My question relates to

Landau & Lifshitz, Classical Theory of Field, Chapter 2: Relativistic Mechanics, Paragraph 8: The principle of least action.

As stated there, to determine the action integral for a free material particle, we note that this integral must not depend on our choice of reference system, that is, must be invariant under Lorenz transformations. Then it follows that it must depend on a scalar. Furthermore, it is clear that the integrand must be a differential of first order. But the only scalar of this kind that one can construct for a free particle is the interval $ds$, or $ads$, where a is some constant. So for a free particle the action must have the form $$ S = -a\int_a^b ds\,. $$ where $\int_a^b$ is an integral along the world line of a particle between the two particular events of the arrival of the particle at the initial position and at the final position at definite times $t1$ and $t2$, i.e. between two given world points; and $a$ is some constant characterizing the particle.

For me this statements are inaccurate. (Maybe it's because I have few knowledge from maths and physics. However.)

  1. Why should the action be invariant under Lorentz transformations? Is this a postulate or it's known from experiments. If this invariance follows from special theory of relativity, than how? Why the action should have the same value in all inertial frames? The analogue of the action in non-relativistic Newtonian mechanics is not invariant under Galilean transformations, if I am not mistaken. See e.g. this Phys.SE post.

  2. It is stated "But the only scalar of this kind that one can construct for a free particle is the interval." Why? Can't the Lagrangian be for example $$ S = -a\int_a^b x^i x_i ds\,, $$ which is also invariant.

The derivation of the Lagrangian for a non-relativistic free point particle was more detailed I think. See e.g. this Phys.SE post. Does the relativistic case need some more detalization?


2 Answers 2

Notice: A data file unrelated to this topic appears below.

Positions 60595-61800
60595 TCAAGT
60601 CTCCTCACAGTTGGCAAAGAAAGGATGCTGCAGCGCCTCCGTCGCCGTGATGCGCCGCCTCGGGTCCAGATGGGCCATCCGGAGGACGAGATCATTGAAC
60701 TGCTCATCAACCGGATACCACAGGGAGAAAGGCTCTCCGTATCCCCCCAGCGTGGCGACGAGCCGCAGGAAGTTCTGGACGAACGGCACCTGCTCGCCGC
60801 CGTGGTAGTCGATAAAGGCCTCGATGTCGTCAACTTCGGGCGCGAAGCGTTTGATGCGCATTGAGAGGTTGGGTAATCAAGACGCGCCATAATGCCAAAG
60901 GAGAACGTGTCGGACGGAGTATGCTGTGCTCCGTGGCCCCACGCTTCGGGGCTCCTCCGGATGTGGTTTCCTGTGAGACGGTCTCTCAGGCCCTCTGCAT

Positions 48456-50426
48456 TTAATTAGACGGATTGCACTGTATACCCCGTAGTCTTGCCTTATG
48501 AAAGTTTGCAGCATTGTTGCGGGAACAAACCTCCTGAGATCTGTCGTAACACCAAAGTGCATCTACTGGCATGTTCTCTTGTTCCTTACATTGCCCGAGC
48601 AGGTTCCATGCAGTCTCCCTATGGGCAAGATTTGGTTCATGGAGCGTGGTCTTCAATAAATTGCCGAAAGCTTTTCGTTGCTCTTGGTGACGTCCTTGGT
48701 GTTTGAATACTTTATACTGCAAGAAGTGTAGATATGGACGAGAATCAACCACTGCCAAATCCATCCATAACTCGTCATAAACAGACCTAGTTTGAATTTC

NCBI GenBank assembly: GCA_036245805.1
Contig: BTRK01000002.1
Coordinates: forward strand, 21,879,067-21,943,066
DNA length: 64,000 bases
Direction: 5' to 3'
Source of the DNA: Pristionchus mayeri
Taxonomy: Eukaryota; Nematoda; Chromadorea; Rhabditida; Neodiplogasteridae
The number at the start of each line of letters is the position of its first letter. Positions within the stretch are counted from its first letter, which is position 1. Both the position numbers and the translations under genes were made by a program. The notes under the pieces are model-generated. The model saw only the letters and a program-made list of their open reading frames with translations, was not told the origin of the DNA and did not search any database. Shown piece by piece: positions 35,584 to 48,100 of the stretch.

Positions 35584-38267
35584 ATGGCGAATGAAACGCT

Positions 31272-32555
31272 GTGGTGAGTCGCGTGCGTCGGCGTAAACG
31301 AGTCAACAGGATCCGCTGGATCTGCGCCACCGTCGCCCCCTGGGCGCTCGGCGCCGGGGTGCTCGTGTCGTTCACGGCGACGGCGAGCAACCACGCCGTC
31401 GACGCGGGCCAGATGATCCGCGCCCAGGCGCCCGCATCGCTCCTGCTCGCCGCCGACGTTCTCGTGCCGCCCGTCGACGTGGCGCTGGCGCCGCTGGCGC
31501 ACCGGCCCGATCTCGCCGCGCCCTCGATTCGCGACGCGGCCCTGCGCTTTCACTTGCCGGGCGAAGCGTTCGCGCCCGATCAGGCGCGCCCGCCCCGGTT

1. Yes, the invariance of the action follows from special relativity – and special relativity is right (not only) because it is experimentally verified. All the equations of motion may be derived from the condition $\delta S = 0$, the action is stationary (which usually means it has the minimum value on the allowed trajectory/history among all trajectories/histories with the same initial and final conditions). If $S$ depended on the inertial system, so would the terms in the equations $\delta S =0$, and these laws of motion couldn't be Lorentz-covariant (note how this Lorentz is spelled; Lorenz also existed but it was a different physicist). Quite generally, you shouldn't think about "derivation of the action". When we work with the action at all, we are doing so because we view the action as the most fundamental expression – and we derive everything else out of it. In that context, we pretty much define a Lorentz-invariant theory as a theory determined by a Lorentz-invariant action.

  2. Your integral is Lorentz-invariant but it is not translationally invariant under $x^\mu \to x^\mu + a^\mu$. So it's not Poincaré-invariant (the Poincaré symmetry unifies the Lorentz transformations and spacetime translations) and due to this violation, we also say that it disagrees with the laws of special relativity. You could also create other expressions, e.g. replace $x_\mu x^\mu$ in the integral by some extrinsic curvature invariant of the world line etc. Those terms could be made Poincaré-invariant. So the right claim is that the proper length of the world line is the only Poincaré-invariant functional that doesn't depend on any higher derivatives of the coordinates $x^\mu(\tau)$.

  • 3
    $\begingroup$ I have the same doubt as the question poster. In non-relativistic mechanics, the action is not invariant under Galilean group but the equations of motion are invariant. So, why do we require a more stringent requirement of the invariance of action under the symmetry group of the theory in the case of relativistic mechanics? One answer may be that it gives us a valid Lagrangian and that's all we need. But, it turns out too good in general. Even in field theories this stringent requirement gives us the Lagrangian. Is there any other reason for this requirement of Lorentz invariance of action? $\endgroup$